California: Koch-Backed Charity Must Reveal Donor List to California Officials, Appeals Panel Rules
Connecticut Post – Michelle Ye Hee Lee (Washington Post) | Published: 9/11/2018
A federal appeals court ruled the charity Americans for Prosperity (AFP) Foundation, which is linked to billionaire Charles Koch, must disclose its donors to California officials. The foundation had argued the state’s rules requiring filing of the donor list violate the First Amendment by discouraging individuals from giving and by exposing them to threats and harassment. The case could test the ability of state agencies to compel nonprofits to disclose the identities of their donors, particularly ones that are tied to “social welfare” nonprofits, commonly referred to as “dark money” groups. One such group is Americans for Prosperity, the main political arm of the influential Koch network. AFP Foundation, a sister organization, is a charity that focuses on education and research.
Colorado: Colorado’s Independent Ethics Commission on Uncertain Course
Colorado Springs Gazette – Marianne Goodland | Published: 9/10/2018
Critics say the Colorado Independent Ethics Commission’s (IEC) structure, staffing, and funding make it impossible for the public to have any confidence that ethics issues – whether it is investigations into potential violations, training for government employees, or guidance – are handled in a logical or even timely manner. The monthly commission meetings focus on complaints and advisory opinions. But most of the meetings are conducted in executive sessions behind closed doors. During those sessions, commissioners decide which complaints are frivolous and then will make public what they have decided. Between 2008 and 2017, the IEC received 196 complaints. All but 20 were dismissed as frivolous, out of the IEC’s jurisdiction, or withdrawn. Whether those complaints were truly frivolous will never be known.
Iowa: Iowa Governor Flew to Game on Vendor’s Plane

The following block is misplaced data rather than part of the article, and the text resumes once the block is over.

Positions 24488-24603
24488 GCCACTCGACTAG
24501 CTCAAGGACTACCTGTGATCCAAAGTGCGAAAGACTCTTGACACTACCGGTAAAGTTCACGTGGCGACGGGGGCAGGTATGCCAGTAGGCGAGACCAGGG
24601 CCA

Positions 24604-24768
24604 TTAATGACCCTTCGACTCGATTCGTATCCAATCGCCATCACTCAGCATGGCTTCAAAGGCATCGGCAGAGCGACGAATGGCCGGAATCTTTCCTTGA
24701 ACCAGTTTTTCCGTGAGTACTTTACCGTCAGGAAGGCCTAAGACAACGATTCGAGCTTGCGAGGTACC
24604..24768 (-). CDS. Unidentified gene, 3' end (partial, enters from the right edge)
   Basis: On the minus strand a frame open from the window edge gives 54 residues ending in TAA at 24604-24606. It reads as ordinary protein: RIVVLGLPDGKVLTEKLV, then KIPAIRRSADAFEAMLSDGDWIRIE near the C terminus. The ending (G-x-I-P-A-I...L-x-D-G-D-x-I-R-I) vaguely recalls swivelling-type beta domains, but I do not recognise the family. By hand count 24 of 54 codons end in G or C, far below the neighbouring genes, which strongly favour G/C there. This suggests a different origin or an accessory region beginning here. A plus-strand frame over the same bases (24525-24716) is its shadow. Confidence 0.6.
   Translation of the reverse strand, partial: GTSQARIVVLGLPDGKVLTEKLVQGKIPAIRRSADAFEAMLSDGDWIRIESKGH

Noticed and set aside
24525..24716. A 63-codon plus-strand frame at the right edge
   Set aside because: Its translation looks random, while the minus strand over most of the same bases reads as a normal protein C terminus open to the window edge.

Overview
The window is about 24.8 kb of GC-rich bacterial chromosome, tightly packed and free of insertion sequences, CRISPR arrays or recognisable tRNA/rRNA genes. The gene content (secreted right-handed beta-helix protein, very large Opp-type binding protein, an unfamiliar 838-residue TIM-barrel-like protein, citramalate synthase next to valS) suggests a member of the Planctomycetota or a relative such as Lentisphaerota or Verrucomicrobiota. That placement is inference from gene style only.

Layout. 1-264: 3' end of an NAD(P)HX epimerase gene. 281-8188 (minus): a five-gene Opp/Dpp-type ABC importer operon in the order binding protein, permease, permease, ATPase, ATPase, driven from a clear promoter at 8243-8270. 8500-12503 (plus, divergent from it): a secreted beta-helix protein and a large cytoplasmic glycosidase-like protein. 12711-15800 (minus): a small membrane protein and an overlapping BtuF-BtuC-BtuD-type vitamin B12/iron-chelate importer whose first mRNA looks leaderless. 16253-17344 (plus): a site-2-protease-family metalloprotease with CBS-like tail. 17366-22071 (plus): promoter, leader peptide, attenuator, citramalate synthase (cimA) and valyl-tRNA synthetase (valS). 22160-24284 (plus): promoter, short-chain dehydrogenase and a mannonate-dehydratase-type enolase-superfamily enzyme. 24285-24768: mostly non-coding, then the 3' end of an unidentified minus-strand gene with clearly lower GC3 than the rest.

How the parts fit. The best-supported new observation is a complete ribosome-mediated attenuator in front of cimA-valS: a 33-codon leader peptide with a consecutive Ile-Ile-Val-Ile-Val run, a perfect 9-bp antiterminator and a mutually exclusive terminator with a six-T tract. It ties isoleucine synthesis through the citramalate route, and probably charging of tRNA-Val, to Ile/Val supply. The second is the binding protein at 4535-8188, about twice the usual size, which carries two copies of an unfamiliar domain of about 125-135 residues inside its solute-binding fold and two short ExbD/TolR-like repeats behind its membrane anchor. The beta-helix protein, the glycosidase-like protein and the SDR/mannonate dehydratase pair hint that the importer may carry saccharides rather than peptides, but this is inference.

Associated Press – Ryan Foley | Published: 9/12/2018
Gov. Kim Reynolds received approval from Iowa Ethics and Campaign Disclosure Board Director Megan Tooker to fly with her family to Iowa State’s bowl game last year free of charge on the jet of a state vendor. Reynolds accepted the trip as a campaign donation from Sedgwick’s chief executive officer, who says he reimbursed his company for the plane’s use. The governor’s office said “bona fide campaign events” would take place during the half-day trip. Tooker said in December the governor could accept the flight, although Tooker now says she was unaware the airplane was owned by Sedgwick. Tooker also says she does not know what campaign activity Reynolds engaged in during the trip, which would be required for the flight to be considered an allowable campaign contribution instead of an illegal gift.
Kentucky: What’s Bevin Hiding? Worker Who Got $215K Raise Is His Old Army Buddy
Louisville Courier-Journal – Tom Loftus and Morgan Watkins | Published: 9/12/2018
When Kentucky Gov. Matt Bevin wanted a new state chief information officer, he did not do a national search – he hired an old Army buddy and longtime business associate last October at a salary that now leads the nation for similar state. Some state lawmakers were stunned when it was reported Bevin gave Charles Grindle a $215,000 pay raise, an unusual 134 percent increase after less than a year on the job. Neither Bevin nor Grindle have responded to requests for information about their relationship and any role it might have played in Grindle’s hiring and rapid increase in pay. A former official of the Commonwealth Office of Technology said Grindle spoke openly about his long friendship with Bevin and that he had worked for Bevin in an unspecified capacity before going on the state payroll.